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Medications, Cannabis, & Other Drugs

Medications you take during pregnancy may reach the baby through the placenta or in breast milk.

During pregnancy, some common medications such as Ibuprofen (Advil) and Aspirin are not recommended as they can cause complications for a baby. Tylenol is generally considered okay for use in pregnant women when taken at the right dose. See here for more information about common medications and their safety during pregnancy: Medicines during Pregnancy.

To ensure any prescription, over-the counter, and herbal supplements you are taking or thinking of taking are safe and absolutely necessary review the benefits, any risks, and if there are safer alternatives or non-drug treatments worth considering with your health care provider and/or pharmacist.

If you have a health condition such as asthma, depression, high blood pressure, epilepsy, nausea and vomiting in pregnancy, or are receiving treatment with methadone or buprenorphine continue taking your medication to stay healthy. Your health care provider will discuss the benefits and risks and prescribe the safest option needed for you.

Herbal Products
Natural health products may include vitamins and minerals, herbal remedies, homeopathic medicine, traditional Chinese and East Indian medicine, probiotics as well as amino and fatty acids. Products that are considered natural can still contain ingredients that could be harmful to your baby. Few have been studied for how well they work and for their safety. Always check with your health care provider first and proceed with caution.

If your health care provider suggests a herbal product to prevent or treat symptoms:
use approved products. Look for the eight-digit Natural Product Number (NPN) or Homeopathic Medicine Number (DIN-HM) on the label. It identifies products that are licensed and approved for use in Canada. Read the label information so you know what the ingredients are, what it is used for, the dosage, and any known risks or side effects.

What about essential oils?
Essential oils are concentrated oils taken from plants. They are used in aromatherapy, a complementary therapy. The oils are breathed in or applied to the skin to promote health and a sense of wellbeing.

Opinions differ on using essential oils in pregnancy. There isn’t a lot of information on many oils because they have never been tested in pregnant women. Using essential oils is a personal decision. It is always safest to talk to your health care provider first.


Using cannabis while pregnant or breastfeeding can be harmful. There are hundreds of chemical substances in the cannabis plant. While there is lots we don’t know, research has shown that cannabis can increase the risk of a baby being born too early and having a low birth weight. Cannabis can also affect a baby’s developing brain and increase the risk of future problems with learning, behaviour, and mental health.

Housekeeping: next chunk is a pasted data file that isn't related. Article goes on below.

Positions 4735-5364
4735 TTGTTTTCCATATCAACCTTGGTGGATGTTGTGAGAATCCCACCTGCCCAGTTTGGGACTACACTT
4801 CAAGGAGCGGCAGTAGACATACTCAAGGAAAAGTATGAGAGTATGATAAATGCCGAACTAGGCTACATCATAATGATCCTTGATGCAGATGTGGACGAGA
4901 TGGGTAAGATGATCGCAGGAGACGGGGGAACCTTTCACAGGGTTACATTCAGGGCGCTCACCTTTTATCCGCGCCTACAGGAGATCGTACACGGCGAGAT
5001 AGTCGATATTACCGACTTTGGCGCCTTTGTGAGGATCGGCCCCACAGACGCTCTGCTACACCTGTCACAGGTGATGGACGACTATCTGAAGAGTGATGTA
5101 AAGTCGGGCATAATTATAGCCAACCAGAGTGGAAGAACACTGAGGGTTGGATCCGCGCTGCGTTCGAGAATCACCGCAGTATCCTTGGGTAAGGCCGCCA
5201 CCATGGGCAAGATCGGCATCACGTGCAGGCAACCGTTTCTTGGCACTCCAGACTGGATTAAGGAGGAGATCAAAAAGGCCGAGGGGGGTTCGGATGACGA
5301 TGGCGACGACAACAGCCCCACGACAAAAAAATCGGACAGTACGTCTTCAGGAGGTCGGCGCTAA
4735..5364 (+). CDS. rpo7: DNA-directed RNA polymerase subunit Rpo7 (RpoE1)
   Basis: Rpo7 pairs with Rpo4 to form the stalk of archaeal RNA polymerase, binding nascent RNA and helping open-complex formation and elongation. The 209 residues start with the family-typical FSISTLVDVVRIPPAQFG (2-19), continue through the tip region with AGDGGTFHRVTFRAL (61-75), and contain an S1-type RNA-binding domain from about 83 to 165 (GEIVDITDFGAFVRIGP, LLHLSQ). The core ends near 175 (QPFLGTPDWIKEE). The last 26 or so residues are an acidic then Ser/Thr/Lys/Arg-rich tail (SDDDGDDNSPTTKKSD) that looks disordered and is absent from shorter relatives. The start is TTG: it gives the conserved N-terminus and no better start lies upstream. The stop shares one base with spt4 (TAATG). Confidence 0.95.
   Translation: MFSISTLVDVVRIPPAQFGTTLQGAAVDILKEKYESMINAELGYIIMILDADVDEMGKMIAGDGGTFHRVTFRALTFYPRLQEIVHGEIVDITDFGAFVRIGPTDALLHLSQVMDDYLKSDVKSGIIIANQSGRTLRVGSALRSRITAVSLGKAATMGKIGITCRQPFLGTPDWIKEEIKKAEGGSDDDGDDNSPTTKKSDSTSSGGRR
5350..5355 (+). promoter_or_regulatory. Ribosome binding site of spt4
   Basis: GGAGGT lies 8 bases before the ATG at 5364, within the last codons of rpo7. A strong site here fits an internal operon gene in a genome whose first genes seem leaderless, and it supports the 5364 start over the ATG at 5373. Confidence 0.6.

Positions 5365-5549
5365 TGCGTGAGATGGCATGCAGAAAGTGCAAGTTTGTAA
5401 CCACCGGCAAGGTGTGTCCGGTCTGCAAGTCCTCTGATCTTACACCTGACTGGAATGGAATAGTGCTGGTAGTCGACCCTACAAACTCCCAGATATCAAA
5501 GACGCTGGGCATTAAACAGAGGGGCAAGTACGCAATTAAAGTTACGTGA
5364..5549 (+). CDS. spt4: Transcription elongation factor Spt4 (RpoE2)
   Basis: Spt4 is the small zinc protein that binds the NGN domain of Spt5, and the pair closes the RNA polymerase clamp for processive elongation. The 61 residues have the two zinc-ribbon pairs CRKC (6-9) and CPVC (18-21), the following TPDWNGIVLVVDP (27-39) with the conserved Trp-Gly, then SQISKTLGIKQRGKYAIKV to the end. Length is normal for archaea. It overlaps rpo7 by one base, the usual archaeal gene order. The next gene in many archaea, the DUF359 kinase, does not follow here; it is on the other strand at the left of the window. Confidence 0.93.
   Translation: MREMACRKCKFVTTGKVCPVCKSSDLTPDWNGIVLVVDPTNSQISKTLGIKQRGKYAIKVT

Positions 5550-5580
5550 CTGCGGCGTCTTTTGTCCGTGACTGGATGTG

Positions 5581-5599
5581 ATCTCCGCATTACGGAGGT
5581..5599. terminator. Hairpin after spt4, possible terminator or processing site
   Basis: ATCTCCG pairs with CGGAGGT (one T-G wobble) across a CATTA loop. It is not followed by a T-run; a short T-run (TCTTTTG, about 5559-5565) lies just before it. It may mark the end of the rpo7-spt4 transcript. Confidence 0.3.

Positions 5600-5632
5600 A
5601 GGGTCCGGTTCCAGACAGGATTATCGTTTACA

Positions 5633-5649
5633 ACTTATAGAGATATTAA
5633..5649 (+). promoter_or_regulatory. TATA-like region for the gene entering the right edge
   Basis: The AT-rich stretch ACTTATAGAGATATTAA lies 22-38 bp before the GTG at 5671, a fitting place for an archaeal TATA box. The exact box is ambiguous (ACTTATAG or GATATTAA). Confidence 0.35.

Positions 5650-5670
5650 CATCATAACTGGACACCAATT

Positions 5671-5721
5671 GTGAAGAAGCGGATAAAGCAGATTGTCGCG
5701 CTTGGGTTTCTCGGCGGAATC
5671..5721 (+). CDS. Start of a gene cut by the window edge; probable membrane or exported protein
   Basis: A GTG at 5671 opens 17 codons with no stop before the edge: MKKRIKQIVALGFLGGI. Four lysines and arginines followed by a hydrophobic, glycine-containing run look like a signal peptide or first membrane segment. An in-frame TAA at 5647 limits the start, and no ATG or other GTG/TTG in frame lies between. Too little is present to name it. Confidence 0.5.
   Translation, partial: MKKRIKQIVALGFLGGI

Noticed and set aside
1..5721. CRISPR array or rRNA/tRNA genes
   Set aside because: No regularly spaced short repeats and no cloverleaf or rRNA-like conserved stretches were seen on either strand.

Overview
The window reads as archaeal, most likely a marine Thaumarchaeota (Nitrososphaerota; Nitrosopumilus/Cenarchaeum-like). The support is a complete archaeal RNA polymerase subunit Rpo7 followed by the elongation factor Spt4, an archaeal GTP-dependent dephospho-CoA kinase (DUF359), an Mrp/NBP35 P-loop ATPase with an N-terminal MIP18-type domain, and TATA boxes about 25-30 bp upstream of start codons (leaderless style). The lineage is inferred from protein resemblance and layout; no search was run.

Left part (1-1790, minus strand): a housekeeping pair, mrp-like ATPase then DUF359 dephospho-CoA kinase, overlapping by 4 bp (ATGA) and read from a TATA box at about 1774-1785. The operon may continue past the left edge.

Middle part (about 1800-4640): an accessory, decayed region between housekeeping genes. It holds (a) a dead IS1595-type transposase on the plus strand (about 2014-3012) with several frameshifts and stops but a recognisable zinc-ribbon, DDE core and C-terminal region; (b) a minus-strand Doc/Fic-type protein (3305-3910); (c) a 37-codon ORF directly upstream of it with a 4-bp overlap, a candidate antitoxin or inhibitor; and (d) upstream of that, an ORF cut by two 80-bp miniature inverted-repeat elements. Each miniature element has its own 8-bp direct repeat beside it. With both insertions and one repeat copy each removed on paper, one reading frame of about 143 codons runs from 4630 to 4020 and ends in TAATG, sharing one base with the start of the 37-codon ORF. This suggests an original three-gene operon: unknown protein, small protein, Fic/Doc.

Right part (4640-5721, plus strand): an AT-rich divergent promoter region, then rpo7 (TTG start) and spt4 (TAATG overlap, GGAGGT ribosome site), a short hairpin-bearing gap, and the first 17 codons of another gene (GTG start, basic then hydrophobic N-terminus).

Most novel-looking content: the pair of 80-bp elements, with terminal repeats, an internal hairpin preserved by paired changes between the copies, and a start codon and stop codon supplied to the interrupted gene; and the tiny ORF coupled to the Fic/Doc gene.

Explore other treatments with your health care provider that don’t carry the risks that cannabis does if you use cannabis for medical reasons.

Do not allow anyone to smoke or vape in your home or around your baby.

If you are having trouble stopping or reducing your cannabis use, help is available. Talk to your health care provider or contact Fourcast.

Risks of Cannabis on Fertility, Pregnancy, Breastfeeding and Parenting
(Best Start Resource Centre)

Other Drugs
If other drugs are part of your life, being pregnant can be a powerful motivator for change. The desire to have a healthy baby can be so strong you may be ready to take some or all of these important first steps.
Admit you use drugs. This can be hard to do. You may worry that you will be judged if you tell anyone. You may also have feelings of shame, guilt, and loneliness, or doubt that you can stop. These worries and feelings are all normal.
Tell a loved one or friend you trust and/or Fourcast that you need help.

It is important to have support as you recover. Talk to your health care provider so he/she can:

  • Advise you on the safest way to quit or decrease.
  • Provide the right care and treatments.
  • Link you to services that will support you, your baby, and your family.
  • Consider counselling to help you with your feelings and to make healthy choices. Counselling can be especially helpful if you have experienced partner violence, depression, or trauma.

It’s never too late to stop or decrease using drugs in pregnancy. Know that there are supports to help you on this journey.


Fourcast 1-800-461-1909


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